"I've never been fearful of calling someone up to say would you like to have a chat? If they say no, I'm busy, then that tells me a lot. If they say yes to 10 minutes, then I'll talk really fast."
Motivating staff takes many forms. At Premier Farnell, Ms Green was at the centre of the action, even judging the kids' fancy dress contest on family day. Thomas Cook is a far bigger beast with 35,000 staff serving Britain, Germany and the Nordics. She has encouraged Dear Harriet emails that are answered personally.
In order to still have to time to unroll her yoga mat, Ms Green is getting up unspeakably early, though she insists that is nothing new.
"I've never been a big sleeper. These jobs are very demanding, 24/7. They are also very exciting and rewarding. I guess most of us get up in the morning and think it would be good if we could make a difference, and in a company like Thomas Cook that has been poorly you can see that difference being made daily."
A holiday – other than to check out destinations to which her company sends people – seems a long way off.
Harriet Green used to commute into London from the family home in Oxford but has found herself staying over in London or Frankfurt more often since she began Thomas Cook's turnaround.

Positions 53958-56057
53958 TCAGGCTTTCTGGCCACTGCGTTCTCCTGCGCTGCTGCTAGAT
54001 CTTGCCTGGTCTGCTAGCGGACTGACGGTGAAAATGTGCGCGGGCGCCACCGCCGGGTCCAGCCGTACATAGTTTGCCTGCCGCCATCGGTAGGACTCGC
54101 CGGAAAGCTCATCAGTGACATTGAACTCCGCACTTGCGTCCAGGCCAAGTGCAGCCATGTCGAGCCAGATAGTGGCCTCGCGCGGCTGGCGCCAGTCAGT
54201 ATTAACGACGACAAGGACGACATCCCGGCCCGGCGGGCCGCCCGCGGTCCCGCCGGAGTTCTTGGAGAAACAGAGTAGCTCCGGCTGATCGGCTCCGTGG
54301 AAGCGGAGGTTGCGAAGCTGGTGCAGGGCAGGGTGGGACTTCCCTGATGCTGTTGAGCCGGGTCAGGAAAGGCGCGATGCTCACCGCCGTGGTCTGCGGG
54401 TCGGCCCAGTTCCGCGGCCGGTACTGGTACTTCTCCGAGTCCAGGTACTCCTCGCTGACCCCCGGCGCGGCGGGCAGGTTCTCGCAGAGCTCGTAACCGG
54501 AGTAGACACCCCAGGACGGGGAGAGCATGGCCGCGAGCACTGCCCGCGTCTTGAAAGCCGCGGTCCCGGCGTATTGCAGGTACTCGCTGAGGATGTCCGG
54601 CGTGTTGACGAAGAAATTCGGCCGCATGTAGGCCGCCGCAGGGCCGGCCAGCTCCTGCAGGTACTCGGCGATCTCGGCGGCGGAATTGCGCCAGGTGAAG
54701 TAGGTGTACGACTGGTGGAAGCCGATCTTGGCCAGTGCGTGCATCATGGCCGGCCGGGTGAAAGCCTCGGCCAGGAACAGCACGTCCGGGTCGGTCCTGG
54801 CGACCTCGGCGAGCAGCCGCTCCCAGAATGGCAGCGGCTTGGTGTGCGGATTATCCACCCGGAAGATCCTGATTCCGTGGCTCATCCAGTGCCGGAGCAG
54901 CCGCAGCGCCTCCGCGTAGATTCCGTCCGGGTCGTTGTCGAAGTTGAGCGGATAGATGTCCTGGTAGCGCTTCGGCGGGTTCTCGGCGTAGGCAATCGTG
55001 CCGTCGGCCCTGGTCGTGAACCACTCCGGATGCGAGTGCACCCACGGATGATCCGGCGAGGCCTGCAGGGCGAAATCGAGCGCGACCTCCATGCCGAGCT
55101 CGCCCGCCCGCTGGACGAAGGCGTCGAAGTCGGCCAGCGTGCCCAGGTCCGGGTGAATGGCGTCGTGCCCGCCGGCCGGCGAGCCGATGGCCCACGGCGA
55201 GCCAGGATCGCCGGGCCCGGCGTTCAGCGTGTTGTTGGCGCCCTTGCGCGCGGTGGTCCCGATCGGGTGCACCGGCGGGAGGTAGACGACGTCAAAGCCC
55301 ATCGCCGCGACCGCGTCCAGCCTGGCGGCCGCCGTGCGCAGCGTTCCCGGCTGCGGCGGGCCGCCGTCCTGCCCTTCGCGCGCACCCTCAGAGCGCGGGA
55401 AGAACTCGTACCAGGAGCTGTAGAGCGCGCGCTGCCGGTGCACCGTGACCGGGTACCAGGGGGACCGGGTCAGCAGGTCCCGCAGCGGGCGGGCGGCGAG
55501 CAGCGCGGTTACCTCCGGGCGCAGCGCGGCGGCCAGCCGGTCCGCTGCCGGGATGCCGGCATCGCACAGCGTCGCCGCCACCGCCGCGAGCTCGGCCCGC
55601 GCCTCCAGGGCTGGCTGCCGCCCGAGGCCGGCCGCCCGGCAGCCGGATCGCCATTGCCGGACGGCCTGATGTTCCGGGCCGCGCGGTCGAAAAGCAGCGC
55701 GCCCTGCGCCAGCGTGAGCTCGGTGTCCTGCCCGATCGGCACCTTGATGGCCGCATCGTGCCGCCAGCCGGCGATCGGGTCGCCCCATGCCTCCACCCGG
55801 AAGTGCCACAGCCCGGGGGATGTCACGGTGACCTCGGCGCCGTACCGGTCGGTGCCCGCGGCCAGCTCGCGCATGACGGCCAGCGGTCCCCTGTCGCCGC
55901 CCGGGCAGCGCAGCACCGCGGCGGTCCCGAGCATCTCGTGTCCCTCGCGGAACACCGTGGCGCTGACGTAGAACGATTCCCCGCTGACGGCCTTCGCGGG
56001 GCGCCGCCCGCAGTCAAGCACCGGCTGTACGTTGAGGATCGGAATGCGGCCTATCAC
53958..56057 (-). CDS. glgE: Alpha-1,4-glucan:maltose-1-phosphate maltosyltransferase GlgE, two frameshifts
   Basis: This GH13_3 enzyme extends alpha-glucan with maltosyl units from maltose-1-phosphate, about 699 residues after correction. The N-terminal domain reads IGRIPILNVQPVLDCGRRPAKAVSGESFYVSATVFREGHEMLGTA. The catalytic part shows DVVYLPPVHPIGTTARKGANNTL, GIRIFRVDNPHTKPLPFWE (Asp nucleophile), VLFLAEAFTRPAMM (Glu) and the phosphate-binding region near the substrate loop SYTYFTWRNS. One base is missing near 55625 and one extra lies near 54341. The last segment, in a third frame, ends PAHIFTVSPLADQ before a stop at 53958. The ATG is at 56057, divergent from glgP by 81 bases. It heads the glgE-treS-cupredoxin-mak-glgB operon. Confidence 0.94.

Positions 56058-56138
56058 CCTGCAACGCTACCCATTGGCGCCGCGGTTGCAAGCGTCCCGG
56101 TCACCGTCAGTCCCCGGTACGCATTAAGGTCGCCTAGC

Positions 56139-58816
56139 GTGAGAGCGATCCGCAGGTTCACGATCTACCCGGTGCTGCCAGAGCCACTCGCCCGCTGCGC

"Wherever I am, I train," she said. "I do yoga or I'm in the gym very early. All that keeps me going is thinking about my boiled egg or egg white omelette for breakfast.
"Then I work, work, work and work. I'm not big on lunch and I don't have dinner with many people. Every quarter I do a range of town halls, with maybe 3,000 staff. I really like to get out the thorny issues that are bothering people.
"My last meeting is usually at six or seven and then I do my reading and emails. I make a commitment to everyone I've ever worked with that every email they send me will be responded to in the day. I'm the only chief executive I know who does all her own emails – that is something very personal and important to me."
Harriet Green, chief executive of Thomas Cook
Education Medieval history degree from King's College London
Career Macro Group, Arrow Electronics, Premier Farnell
Reading The Defeat of the Spanish Armada
Hobbies Yoga and beekeeping